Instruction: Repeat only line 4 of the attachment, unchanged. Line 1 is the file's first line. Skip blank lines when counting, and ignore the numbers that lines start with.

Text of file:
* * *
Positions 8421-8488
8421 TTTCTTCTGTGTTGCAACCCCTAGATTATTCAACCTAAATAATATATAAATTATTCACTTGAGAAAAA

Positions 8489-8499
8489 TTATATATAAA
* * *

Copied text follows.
8489 TTATATATAAA